My grandmother, Léone Vérité, was born in 1937, in a place called "Petit Bouloire", in the Sarthe region, France.

Her father Gaston Vérité and her mother Berthe Bessière were born in 1898 and 1900 respectively. Berthe was a hidden child from a bourgeois family, unwanted, who was abandoned to the social service. Her adoption was cancelled when she cried out in fear at the sight of the woman’s hat who came to take her in, even though she had a good social standing. Gaston and Berthe met while working the land, collecting vegetables and other crops. A hard rural life of chasing money through farming. They had five children: Pierre, Henri, Madeleine, Gaston and the last one, my grandmother.

At the age of 6 years old, in 1943, Léone recalls the Second World War through strong and indelible memories: the sound of the boots made by the Nazi soldiers as they walked through the streets of the town of Saint-Calais where she lived. When the sirens warning of the bombing went off, she ran into a shelter with her brothers and sisters. She lost her shoes more than once on the way, caught up in the panic. Her shoes were found on the way back, the calm returned. At the end of the war, with a mixture of fear and incomprehension, she witnessed the terrible punishment inflicted on two women who had collaborated with the German occupiers: the shaving of their hair in the public square.

At 15 years old, she began working as a market vendor, still in the Sarthe. There she met André Serret, born in 1935. The beginning of a teenage romance that will soon become serious.

At 17 years old , she had her first and only child, my mother Chantal, with André. They got married in 1956, following the birth.

At 24 years old , after several small jobs in Paris, she worked all her life with her husband, who had become a butcher worker. Towards the end of the sixties, in Sainte-Maure-de-Touraine, they practiced this demanding profession : getting up very early, maintaining a quality of know-how in the products, repeating a routine of endless gestures. But the community and the customers bring the necessary humanity to hold on and move forward.

At 58 years old, she retires following the footsteps of her partner. They travel around France with their camper van. One trip after another, the landscapes go by.  

At 83 years old, her husband André died in 2020 at the beginning of the pandemic in Tours. He was cremated and she kept his ashes in an urn. Léone's brothers and sisters are long gone. Léone then came to live with her daughter, in a house located in Deuil-La-Barre, in the Parisian suburbs. She had never lived alone. She doesn't want to be alone. Or she simply doesn't know how to be alone. Thus begins another life where she must learn to discover this new home on a daily basis. An armchair, a bed, a garden... To make the reminiscences of the past cohabit with the elements of the present. "Why did he leave?" she regularly repeats about her late husband.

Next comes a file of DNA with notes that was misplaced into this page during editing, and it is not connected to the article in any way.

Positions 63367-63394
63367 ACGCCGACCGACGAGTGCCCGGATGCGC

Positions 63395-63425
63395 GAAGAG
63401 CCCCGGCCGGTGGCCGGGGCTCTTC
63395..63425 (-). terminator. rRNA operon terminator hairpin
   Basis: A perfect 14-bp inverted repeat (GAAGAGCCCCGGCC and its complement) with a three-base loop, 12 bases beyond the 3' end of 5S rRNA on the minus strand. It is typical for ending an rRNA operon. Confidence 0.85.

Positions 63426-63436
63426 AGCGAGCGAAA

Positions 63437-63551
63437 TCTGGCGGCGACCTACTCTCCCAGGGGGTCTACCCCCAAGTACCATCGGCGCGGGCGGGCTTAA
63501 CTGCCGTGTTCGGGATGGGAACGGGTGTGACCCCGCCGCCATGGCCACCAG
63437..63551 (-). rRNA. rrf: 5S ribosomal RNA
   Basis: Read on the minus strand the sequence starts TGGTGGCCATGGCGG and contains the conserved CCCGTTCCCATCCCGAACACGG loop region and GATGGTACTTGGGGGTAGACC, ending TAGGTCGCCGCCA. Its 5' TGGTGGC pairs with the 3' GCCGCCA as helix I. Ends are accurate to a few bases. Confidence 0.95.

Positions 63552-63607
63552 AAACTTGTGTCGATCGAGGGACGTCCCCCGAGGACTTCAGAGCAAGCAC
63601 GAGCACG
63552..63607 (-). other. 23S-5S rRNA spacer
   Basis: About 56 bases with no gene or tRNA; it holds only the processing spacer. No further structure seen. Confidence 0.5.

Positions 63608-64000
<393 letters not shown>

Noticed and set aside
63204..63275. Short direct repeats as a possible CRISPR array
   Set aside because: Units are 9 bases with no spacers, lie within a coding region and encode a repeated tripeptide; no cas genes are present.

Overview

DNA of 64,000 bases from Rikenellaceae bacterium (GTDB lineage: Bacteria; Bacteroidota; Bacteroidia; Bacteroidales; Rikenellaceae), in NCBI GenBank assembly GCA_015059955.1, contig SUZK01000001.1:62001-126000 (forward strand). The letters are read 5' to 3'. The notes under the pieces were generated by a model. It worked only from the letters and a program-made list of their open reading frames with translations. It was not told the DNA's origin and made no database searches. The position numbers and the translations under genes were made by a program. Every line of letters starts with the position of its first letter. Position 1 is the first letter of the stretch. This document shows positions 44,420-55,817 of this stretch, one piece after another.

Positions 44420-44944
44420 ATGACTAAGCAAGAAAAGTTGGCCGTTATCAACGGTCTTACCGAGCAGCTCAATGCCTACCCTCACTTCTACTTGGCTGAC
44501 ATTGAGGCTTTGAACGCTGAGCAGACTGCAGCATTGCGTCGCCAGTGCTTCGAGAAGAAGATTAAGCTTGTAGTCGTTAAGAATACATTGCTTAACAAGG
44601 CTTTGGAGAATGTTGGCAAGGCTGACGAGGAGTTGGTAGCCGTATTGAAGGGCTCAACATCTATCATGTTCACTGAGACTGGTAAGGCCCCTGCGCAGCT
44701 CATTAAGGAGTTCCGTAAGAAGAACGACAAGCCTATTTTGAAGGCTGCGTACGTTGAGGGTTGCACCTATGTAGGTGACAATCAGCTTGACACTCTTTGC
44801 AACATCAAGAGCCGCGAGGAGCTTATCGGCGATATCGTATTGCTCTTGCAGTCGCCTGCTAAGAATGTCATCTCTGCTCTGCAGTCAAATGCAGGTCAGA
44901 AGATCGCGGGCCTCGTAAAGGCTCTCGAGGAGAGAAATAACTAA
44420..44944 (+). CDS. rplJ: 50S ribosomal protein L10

At 86 years old, Léone now has only one specific request : to smoke cigarettes. Not a whole pack, but a few a day. That's the one thing she wants to buy. No clothes, no books, no tickets for a trip. The wisps of smoke distract her as much from her concrete reality as from the evanescence of her memories. Most of the time, when she takes a cigarette, she accompanies it with the phrase, "I'm going to poison myself." The fact that she takes this moment for herself, to meditate on her inner thoughts or simply to escape elsewhere, all make it a pleasure. Not a guilty one. A real pleasure. Because she used to hide from her husband by smoking. He hated it when she smoked. Now she can do it freely. Alone but free.

As she smokes a cigarette, which has become both myth and substance, she sometimes looks at her age-scarred body, her arms, her hands, and says that old French proverb : “Qui voit ses veines, voit ses peines.” / "He who sees his veins, sees his sorrows." We guess in her eyes the ambivalent feelings that cross her. But she doesn't dwell on her situation for long, and adds, without specifying the subject, an enigmatic and energetic: "It will be all right, it's just a moment to pass." And there she is, taking up a cigarette in a movement full of life.

What does it mean to grow old?
When the time comes, everyone will have their own answer.

All the photographs were made only in the house, in its garden and street, following several seasons.